what is Plymouth's "hands on approach"/"active learning" in psychology undergrad?

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Sophie555666
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On Uni of Plymouth psychology UG course, it says it takes on more of a "hands on approach" of "active learning" rather than more lectures. It also says a student spends under 17 hours a week in scheduled sessions. Therefore, what counts as active learning?
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TheLetterZ
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(Original post by Sophie555666)
On Uni of Plymouth psychology UG course, it says it takes on more of a "hands on approach" of "active learning" rather than more lectures. It also says a student spends under 17 hours a week in scheduled sessions. Therefore, what counts as active learning?
It means "learning by doing". So, in the case of psychology, it could be: creating and running your own experiment, analysing data sets, coding, etc. If active learning is important to you, then I suggest trying to figure out how much time you will spend doing it; I'm a BSc Psychology grad and a lot of my course was theory-based / textbook-crunchy.
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Sophie555666
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(Original post by TheLetterZ)
It means "learning by doing". So, in the case of psychology, it could be: creating and running your own experiment, analysing data sets, coding, etc. If active learning is important to you, then I suggest trying to figure out how much time you will spend doing it; I'm a BSc Psychology grad and a lot of my course was theory-based / textbook-crunchy.
Hi thank you for you input, did you like your course being more that way?
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Abee192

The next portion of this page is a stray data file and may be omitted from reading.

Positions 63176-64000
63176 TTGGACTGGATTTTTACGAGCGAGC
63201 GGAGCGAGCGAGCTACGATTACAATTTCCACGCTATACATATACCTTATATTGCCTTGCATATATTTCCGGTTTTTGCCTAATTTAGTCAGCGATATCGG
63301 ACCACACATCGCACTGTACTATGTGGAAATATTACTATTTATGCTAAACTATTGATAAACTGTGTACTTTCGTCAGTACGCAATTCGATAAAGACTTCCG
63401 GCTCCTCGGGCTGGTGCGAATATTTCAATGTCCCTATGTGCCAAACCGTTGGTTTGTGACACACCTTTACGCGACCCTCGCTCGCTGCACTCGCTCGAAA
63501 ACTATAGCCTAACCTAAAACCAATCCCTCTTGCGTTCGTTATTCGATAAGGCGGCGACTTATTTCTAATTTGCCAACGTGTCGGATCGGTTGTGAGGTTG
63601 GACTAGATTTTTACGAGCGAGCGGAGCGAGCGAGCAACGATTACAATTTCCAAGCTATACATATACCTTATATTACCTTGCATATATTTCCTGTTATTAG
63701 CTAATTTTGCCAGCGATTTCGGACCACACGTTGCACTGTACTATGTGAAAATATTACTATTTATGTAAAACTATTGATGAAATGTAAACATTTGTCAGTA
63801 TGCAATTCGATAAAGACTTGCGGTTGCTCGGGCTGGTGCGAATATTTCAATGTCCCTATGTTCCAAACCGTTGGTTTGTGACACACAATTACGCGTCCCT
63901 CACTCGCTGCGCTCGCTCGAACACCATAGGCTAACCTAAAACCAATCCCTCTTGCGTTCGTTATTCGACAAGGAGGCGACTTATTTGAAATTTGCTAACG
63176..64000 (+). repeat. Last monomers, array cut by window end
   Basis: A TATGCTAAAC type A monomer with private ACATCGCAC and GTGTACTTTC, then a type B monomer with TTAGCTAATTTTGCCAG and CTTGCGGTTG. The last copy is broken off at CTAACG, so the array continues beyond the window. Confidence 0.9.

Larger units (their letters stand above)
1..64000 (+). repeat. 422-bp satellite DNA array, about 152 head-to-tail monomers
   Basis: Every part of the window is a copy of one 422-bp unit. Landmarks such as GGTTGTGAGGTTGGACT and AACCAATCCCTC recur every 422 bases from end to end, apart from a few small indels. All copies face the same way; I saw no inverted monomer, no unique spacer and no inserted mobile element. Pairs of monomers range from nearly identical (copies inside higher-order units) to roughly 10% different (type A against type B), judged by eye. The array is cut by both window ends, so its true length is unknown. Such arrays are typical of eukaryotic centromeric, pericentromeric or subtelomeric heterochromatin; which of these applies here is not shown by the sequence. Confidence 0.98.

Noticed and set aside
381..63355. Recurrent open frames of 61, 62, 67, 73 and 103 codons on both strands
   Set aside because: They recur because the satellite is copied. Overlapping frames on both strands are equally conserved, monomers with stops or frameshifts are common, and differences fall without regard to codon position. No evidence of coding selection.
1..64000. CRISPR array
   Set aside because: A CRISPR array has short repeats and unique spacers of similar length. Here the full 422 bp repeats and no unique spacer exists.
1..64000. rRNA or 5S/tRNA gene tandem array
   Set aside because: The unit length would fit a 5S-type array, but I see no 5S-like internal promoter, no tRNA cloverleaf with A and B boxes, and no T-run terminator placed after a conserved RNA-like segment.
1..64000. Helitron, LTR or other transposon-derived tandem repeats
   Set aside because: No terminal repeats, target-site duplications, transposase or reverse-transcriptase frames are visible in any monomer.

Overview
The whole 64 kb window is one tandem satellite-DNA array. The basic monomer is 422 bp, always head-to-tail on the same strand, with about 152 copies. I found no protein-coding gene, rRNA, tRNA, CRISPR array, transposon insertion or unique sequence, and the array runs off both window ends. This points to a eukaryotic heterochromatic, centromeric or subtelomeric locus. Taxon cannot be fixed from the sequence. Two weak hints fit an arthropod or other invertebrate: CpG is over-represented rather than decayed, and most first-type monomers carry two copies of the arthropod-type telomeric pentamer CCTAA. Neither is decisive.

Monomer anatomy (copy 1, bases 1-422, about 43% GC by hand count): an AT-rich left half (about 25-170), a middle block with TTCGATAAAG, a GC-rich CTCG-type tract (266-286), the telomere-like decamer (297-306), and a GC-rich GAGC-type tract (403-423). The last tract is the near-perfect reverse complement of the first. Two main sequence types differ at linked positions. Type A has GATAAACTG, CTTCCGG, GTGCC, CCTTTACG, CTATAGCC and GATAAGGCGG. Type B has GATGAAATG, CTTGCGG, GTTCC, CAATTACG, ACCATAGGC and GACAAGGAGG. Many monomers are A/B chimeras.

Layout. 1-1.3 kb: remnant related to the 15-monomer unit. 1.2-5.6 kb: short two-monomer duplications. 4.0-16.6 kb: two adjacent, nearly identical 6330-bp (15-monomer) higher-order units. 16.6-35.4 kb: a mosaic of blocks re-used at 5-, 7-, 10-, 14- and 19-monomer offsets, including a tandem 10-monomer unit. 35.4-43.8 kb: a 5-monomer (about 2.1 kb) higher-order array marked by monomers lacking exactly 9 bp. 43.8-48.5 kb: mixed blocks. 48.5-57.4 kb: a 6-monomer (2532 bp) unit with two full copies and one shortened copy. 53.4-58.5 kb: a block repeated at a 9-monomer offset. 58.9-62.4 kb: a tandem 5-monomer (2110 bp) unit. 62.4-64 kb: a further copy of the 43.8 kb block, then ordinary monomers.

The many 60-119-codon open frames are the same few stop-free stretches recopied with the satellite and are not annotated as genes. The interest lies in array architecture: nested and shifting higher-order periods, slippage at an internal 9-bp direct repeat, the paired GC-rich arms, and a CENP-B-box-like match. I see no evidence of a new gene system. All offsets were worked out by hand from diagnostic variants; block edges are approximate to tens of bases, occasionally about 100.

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Hii, I would describe my course as being mixed. In research methods, it’s really useful to have an active learning approach bc just learning just the theory makes it difficult to understand.

More scientific psychology topics are better to learn using theory but this may also be personal preference!
(Original post by Sophie555666)
Hi thank you for you input, did you like your course being more that way?
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Sophie555666
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(Original post by Abee192)
Hii, I would describe my course as being mixed. In research methods, it’s really useful to have an active learning approach bc just learning just the theory makes it difficult to understand.

More scientific psychology topics are better to learn using theory but this may also be personal preference!
Thank you for responding.
So, scientific topics are easier to learn via lectures and reading, but when learning research methods it is easier through a practical approach to learning? It doesn't really specify on any of the courses i've looked at unfortuanetly as to what they do practical for
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